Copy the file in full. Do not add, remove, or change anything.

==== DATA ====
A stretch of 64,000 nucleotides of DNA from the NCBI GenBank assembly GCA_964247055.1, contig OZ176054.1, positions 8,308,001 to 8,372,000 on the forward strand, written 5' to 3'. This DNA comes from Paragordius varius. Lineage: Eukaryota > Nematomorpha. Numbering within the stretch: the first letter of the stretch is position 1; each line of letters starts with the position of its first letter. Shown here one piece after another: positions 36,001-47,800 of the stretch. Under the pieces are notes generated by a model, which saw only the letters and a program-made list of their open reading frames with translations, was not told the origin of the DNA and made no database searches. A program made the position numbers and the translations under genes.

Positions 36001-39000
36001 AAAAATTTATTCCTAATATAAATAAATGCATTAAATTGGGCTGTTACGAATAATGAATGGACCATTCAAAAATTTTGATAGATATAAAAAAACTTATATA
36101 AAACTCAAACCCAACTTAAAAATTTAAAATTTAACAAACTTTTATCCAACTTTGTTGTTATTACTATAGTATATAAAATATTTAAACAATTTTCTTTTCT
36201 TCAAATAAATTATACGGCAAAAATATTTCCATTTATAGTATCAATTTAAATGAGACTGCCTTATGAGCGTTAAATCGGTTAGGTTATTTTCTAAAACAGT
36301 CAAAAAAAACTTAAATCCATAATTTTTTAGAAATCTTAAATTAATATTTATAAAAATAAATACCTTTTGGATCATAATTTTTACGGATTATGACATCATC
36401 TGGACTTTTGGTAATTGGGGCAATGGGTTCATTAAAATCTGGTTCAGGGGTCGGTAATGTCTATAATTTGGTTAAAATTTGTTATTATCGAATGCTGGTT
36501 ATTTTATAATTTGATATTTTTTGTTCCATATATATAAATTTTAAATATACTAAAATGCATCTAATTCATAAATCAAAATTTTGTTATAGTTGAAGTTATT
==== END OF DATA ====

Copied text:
A stretch of 64,000 nucleotides of DNA from the NCBI GenBank assembly GCA_964247055.1, contig OZ176054.1, positions 8,308,001 to 8,372,000 on the forward strand, written 5' to 3'. This DNA comes from Paragordius varius. Lineage: Eukaryota > Nematomorpha. Numbering within the stretch: the first letter of the stretch is position 1; each line of letters starts with the position of its first letter. Shown here one piece after another: positions 36,001-47,800 of the stretch. Under the pieces are notes generated by a model, which saw only the letters and a program-made list of their open reading frames with translations, was not told the origin of the DNA and made no database searches. A program made the position numbers and the translations under genes.

Positions 36001-39000
36001 AAAAATTTATTCCTAATATAAATAAATGCATTAAATTGGGCTGTTACGAATAATGAATGGACCATTCAAAAATTTTGATAGATATAAAAAAACTTATATA
36101 AAACTCAAACCCAACTTAAAAATTTAAAATTTAACAAACTTTTATCCAACTTTGTTGTTATTACTATAGTATATAAAATATTTAAACAATTTTCTTTTCT
36201 TCAAATAAATTATACGGCAAAAATATTTCCATTTATAGTATCAATTTAAATGAGACTGCCTTATGAGCGTTAAATCGGTTAGGTTATTTTCTAAAACAGT
36301 CAAAAAAAACTTAAATCCATAATTTTTTAGAAATCTTAAATTAATATTTATAAAAATAAATACCTTTTGGATCATAATTTTTACGGATTATGACATCATC
36401 TGGACTTTTGGTAATTGGGGCAATGGGTTCATTAAAATCTGGTTCAGGGGTCGGTAATGTCTATAATTTGGTTAAAATTTGTTATTATCGAATGCTGGTT
36501 ATTTTATAATTTGATATTTTTTGTTCCATATATATAAATTTTAAATATACTAAAATGCATCTAATTCATAAATCAAAATTTTGTTATAGTTGAAGTTATT